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Asia Minute: Chinese Village’s Unique Tourist Attraction

Wikimedia Commons
Wikimedia Commons

This week, the Hawai‘i Tourism Authority holds its annual Global Tourism Summit. The travel industry is growing around the world, and some destinations are going to unusual lengths to attract visitors. That includes one particular spot in China. HPR’s Bill Dorman explains in today’s Asia Minute.

Hebei, China is a province that already gets a lot of visitors.

It’s just north of Beijing, and home to part of the Great Wall of China—a pretty well-preserved part of the wall at that.

There’s other history: pagodas and tombs that have been in place for hundreds of years.

But the latest tourist attraction in the province has little to do with history—and much to do with changing times.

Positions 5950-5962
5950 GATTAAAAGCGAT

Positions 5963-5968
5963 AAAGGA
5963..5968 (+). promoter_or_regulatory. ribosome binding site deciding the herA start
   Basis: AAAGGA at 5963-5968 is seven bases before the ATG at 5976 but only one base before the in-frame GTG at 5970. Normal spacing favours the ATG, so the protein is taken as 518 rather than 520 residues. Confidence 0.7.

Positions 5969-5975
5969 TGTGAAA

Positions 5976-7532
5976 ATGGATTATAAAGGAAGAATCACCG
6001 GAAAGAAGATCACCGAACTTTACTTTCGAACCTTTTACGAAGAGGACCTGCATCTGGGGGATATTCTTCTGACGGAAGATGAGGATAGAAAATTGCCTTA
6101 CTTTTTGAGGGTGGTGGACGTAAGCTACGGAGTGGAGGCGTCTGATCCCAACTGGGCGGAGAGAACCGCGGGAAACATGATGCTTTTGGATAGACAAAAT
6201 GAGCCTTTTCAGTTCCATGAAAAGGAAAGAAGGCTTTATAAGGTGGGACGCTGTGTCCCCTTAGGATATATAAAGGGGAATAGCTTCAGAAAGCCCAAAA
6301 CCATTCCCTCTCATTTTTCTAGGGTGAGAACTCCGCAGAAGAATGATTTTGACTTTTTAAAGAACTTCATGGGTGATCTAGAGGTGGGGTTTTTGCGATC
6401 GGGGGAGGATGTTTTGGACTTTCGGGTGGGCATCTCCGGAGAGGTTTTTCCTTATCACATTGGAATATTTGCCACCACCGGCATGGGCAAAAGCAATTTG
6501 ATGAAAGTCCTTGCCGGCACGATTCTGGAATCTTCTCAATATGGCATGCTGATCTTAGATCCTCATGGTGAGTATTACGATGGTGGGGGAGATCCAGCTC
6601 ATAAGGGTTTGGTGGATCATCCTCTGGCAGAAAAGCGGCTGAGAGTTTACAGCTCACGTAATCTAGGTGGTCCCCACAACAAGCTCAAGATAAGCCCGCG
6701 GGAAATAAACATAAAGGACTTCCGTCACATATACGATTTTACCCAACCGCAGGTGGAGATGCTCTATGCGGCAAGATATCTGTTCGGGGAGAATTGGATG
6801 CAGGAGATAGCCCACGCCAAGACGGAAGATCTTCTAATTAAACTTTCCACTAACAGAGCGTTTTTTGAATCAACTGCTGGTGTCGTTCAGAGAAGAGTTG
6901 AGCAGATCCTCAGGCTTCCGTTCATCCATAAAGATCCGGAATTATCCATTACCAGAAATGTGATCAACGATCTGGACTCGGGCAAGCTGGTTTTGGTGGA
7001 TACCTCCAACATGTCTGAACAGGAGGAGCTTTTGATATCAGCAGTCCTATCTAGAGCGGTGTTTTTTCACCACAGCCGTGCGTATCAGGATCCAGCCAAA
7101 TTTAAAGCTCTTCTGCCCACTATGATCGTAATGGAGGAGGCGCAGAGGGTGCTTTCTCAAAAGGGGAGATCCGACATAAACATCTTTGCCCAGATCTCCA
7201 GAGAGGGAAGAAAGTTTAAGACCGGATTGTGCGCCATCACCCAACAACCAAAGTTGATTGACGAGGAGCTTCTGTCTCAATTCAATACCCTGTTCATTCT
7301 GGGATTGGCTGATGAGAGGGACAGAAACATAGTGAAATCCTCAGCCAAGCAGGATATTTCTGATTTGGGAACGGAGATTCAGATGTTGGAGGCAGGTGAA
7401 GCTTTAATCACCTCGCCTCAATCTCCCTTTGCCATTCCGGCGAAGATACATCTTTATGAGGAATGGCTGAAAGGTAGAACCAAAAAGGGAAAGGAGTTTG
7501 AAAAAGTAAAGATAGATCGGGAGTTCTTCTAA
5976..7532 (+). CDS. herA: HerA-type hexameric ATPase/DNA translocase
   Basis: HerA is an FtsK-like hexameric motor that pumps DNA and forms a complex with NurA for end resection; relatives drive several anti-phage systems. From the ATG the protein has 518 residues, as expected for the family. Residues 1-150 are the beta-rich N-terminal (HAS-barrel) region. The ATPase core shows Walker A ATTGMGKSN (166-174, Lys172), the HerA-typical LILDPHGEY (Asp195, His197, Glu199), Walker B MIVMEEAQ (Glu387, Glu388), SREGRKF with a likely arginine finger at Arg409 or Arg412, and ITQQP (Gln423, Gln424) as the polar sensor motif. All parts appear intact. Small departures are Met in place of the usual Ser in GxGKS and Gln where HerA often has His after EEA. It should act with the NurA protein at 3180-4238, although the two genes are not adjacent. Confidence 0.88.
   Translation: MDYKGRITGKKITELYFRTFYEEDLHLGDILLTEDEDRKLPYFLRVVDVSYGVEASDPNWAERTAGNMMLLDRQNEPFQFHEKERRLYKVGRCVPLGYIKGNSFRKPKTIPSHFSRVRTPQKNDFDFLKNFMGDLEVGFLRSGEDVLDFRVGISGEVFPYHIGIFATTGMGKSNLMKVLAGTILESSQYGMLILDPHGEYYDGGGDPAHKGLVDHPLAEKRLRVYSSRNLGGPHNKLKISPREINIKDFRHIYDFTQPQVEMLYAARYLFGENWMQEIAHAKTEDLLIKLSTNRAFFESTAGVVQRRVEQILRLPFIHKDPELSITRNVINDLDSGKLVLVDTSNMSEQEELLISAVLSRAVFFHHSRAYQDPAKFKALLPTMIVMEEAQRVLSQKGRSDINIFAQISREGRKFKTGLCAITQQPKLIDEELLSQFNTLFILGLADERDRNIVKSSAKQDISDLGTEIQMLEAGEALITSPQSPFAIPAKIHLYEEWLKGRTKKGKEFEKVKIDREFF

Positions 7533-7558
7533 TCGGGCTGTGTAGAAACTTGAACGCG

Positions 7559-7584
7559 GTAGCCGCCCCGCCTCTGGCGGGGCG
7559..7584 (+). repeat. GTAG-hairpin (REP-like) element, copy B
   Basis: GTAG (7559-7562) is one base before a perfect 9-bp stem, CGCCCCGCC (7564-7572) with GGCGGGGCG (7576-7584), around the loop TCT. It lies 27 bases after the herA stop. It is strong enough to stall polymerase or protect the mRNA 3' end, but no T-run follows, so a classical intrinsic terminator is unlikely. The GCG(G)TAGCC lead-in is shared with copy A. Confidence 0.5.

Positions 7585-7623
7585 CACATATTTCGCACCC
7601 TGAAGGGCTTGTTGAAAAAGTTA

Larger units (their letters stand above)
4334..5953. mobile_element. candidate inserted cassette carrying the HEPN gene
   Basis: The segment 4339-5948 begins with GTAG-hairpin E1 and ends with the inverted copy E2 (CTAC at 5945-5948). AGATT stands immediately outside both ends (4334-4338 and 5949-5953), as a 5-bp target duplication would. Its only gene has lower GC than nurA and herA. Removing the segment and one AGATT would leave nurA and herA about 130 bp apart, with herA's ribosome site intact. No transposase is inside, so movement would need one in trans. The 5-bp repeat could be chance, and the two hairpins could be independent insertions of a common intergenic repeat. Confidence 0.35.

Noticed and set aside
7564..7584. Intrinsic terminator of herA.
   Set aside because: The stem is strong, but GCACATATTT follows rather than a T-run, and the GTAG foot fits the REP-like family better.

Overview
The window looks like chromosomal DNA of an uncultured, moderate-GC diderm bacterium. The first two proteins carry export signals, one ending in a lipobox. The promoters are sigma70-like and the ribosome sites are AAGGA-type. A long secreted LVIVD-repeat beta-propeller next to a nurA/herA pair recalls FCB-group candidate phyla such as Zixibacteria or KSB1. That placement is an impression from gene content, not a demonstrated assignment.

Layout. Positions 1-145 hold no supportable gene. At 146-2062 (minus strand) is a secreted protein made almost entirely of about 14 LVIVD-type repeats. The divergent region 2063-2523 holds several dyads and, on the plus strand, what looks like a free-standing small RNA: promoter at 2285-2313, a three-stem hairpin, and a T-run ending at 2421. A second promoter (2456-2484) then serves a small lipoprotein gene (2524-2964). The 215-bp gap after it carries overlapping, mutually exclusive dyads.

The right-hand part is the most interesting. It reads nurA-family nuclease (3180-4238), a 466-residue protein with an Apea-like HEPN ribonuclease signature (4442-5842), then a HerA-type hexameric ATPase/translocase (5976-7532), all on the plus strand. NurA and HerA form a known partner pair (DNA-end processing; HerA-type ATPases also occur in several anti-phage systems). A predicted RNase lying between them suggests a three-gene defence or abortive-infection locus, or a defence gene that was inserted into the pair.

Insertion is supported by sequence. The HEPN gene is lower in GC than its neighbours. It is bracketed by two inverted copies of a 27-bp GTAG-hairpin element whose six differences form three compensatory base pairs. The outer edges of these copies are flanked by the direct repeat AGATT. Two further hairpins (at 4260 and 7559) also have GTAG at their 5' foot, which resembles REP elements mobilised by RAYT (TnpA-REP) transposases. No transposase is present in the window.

In the small village of Xilinshui, government officials have planted about 130,000 juniper trees in a unique pattern.

When seen from an aerial view, the trees comprise a giant QR code.

Yes, one of those computer barcodes that can be scanned by a smartphone or a tablet. In this case, from very far away – from an airplane or helicopter.

The state-run Xinhua News Agency says that’s possible—and if you succeed you’ll be taken to the village’s WeChat account for tourism.

The massive QR code is about 250 yards on each side of a rectangle – 2.5 football fields.

But it’s also not the first time this has been done.

The South China Morning Post reports a Chinese developer created a QR code from grass and marble that sprawled over an acre and a half – part of an ad campaign for a set of investment properties.

Bill Dorman has been the news director at Hawaiʻi Public Radio since 2011.
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